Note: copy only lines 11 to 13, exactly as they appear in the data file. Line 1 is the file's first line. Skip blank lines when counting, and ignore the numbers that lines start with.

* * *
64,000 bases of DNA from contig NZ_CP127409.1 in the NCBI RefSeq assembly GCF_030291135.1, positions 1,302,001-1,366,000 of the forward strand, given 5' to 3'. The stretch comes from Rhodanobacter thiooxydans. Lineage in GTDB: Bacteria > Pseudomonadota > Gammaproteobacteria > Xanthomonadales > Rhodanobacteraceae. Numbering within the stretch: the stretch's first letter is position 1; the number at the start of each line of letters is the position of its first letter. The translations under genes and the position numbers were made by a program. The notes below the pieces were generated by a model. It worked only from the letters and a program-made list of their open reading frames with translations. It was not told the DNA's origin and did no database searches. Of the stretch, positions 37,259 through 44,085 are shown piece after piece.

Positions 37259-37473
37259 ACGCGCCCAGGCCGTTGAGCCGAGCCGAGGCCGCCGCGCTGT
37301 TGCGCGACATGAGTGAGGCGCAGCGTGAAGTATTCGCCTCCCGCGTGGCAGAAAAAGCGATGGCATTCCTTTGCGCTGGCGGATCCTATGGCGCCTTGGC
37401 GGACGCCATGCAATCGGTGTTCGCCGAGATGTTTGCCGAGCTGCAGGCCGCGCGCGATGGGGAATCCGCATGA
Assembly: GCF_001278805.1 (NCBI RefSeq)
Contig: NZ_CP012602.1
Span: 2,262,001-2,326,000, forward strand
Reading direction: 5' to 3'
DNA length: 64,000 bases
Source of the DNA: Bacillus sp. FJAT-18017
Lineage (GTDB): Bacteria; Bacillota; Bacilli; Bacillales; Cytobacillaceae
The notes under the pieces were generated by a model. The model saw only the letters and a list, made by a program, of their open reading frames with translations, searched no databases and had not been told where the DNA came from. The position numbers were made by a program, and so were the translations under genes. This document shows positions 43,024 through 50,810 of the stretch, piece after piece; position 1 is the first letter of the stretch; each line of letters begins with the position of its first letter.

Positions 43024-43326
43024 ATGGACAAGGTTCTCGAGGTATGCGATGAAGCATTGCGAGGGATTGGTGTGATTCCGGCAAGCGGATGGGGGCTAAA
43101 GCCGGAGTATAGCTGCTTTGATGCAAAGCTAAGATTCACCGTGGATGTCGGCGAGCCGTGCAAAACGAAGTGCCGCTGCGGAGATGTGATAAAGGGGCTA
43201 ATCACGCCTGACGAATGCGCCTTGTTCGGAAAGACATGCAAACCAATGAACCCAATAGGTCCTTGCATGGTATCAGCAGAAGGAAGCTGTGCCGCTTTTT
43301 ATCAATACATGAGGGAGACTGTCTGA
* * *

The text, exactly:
Source of the DNA: Bacillus sp. FJAT-18017
Lineage (GTDB): Bacteria; Bacillota; Bacilli; Bacillales; Cytobacillaceae
The notes under the pieces were generated by a model. The model saw only the letters and a list, made by a program, of their open reading frames with translations, searched no databases and had not been told where the DNA came from. The position numbers were made by a program, and so were the translations under genes. This document shows positions 43,024 through 50,810 of the stretch, piece after piece; position 1 is the first letter of the stretch; each line of letters begins with the position of its first letter.